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- Thread starter Mr Davis 97
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So a variable in descriptive statistics is pretty logical: it is some quantity that has been measured and that we have certain measurements for. Random variables are a lot harder since the measurement has not yet been made. Again, random variables are certain quantities. But now we must prepare ourselves for all possible outcomes of the experiment! So a random variable measures all possible outcomes of a measurement and the probability distribution gives the probabilities for these outcomes. The idea is that we then do an experiment and get certain outcomes. These outcomes can be described with descriptive statistics and we hope that the distribution (in the descriptive sense) agrees with the probability distribution.

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So a variable in descriptive statistics is pretty logical: it is some quantity that has been measured and that we have certain measurements for. Random variables are a lot harder since the measurement has not yet been made. Again, random variables are certain quantities. But now we must prepare ourselves for all possible outcomes of the experiment! So a random variable measures all possible outcomes of a measurement and the probability distribution gives the probabilities for these outcomes. The idea is that we then do an experiment and get certain outcomes. These outcomes can be described with descriptive statistics and we hope that the distribution (in the descriptive sense) agrees with the probability distribution.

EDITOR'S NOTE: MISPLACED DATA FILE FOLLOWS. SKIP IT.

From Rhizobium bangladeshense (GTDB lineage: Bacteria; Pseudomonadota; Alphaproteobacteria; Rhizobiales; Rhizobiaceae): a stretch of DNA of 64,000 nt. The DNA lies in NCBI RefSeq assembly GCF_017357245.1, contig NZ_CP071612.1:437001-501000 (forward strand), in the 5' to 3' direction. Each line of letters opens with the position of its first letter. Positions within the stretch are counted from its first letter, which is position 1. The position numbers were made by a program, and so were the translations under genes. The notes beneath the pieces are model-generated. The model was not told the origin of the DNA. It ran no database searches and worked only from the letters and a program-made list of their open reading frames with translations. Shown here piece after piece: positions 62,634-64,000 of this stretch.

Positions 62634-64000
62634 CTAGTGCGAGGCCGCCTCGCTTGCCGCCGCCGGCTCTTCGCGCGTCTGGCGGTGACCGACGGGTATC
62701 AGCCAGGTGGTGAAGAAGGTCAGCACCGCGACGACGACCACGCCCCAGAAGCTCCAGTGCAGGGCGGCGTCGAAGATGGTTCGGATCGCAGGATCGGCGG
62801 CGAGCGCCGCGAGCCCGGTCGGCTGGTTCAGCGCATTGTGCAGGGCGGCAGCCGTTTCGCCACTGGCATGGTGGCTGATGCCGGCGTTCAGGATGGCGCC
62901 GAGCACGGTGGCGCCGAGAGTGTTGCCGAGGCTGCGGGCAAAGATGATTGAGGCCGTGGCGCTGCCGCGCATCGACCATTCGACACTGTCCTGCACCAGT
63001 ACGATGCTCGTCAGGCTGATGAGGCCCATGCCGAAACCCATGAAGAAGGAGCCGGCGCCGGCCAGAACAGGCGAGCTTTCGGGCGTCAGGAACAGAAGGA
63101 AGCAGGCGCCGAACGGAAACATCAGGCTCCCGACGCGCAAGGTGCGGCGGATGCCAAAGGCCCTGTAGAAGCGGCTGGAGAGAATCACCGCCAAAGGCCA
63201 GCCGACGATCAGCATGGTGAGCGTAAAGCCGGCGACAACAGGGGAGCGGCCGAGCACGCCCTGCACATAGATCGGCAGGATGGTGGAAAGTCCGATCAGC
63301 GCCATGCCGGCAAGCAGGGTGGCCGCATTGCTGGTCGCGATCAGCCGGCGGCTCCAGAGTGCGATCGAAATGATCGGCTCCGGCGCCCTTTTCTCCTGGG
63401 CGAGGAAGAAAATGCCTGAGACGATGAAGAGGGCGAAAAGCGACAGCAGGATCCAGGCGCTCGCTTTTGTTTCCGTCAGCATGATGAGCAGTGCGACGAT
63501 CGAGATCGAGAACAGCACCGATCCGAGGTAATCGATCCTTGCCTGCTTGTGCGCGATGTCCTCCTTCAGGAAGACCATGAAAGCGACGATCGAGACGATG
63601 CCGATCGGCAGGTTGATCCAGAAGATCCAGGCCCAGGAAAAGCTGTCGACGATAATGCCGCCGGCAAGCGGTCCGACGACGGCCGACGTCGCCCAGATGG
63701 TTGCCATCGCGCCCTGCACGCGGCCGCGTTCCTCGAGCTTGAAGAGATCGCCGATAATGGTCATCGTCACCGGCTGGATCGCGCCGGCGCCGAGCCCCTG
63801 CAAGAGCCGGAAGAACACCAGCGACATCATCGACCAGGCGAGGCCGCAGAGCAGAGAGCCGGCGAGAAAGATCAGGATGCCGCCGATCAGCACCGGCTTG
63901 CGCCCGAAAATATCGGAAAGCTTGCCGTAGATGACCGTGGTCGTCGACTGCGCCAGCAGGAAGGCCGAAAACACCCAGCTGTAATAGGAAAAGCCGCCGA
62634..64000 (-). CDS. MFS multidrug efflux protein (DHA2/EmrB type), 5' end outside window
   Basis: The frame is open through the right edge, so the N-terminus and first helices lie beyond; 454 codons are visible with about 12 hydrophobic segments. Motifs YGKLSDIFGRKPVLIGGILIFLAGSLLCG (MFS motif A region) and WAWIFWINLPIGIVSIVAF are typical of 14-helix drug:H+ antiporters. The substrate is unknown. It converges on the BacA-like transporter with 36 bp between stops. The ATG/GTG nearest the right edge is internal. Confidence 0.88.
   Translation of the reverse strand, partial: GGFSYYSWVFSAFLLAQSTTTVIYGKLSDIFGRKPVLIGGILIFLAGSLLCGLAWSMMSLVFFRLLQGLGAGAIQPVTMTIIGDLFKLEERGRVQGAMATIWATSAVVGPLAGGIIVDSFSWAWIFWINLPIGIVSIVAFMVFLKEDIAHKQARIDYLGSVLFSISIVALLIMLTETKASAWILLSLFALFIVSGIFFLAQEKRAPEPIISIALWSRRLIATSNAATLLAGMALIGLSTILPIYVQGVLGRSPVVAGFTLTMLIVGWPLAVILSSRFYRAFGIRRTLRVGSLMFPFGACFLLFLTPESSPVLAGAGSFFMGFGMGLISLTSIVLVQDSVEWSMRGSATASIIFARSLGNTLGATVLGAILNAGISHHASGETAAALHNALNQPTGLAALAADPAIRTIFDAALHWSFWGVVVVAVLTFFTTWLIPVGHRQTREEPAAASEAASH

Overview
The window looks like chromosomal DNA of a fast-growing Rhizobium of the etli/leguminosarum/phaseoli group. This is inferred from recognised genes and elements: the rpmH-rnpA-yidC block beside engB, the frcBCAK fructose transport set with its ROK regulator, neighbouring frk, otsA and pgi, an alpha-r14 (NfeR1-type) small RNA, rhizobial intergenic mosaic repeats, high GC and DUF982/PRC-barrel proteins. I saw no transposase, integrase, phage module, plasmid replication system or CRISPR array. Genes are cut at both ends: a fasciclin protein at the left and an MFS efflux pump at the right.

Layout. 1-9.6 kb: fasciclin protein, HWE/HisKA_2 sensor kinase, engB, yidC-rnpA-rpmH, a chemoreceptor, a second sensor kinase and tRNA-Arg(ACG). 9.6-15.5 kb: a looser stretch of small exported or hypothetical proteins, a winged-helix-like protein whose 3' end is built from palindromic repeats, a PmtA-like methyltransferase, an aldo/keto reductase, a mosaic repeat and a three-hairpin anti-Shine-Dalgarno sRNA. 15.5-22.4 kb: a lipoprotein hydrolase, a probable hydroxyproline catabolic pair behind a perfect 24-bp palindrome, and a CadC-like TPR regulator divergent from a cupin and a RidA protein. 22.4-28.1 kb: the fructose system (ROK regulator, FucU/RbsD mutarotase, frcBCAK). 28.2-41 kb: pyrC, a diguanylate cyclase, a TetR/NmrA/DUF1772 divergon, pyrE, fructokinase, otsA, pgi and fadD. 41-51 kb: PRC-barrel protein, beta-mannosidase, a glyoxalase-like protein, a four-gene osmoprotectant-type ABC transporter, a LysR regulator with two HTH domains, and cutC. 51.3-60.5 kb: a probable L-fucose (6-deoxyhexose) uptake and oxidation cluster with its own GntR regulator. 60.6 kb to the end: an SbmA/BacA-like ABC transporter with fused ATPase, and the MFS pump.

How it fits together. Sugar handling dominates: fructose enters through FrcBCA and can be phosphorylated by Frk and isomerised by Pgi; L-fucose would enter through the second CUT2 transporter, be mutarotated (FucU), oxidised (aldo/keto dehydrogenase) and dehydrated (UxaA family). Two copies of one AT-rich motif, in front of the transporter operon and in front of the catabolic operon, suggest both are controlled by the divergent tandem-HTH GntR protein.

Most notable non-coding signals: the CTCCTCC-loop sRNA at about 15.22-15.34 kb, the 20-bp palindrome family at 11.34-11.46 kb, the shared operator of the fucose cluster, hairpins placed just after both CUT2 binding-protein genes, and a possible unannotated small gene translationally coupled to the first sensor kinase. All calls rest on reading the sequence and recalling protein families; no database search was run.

Okay, I see. So would it be correct to say something along the lines of: Inferential statistics uses random variables and their associated probability distributions in order to theoretically idealize a certain experiment in terms of outcomes and the distribution of those outcomes? Also, another question: why do we only describe a the distribution of a random variable with a probability distribution? Why are there not other ways that are analogous to descriptive statistics, such as a frequency table?

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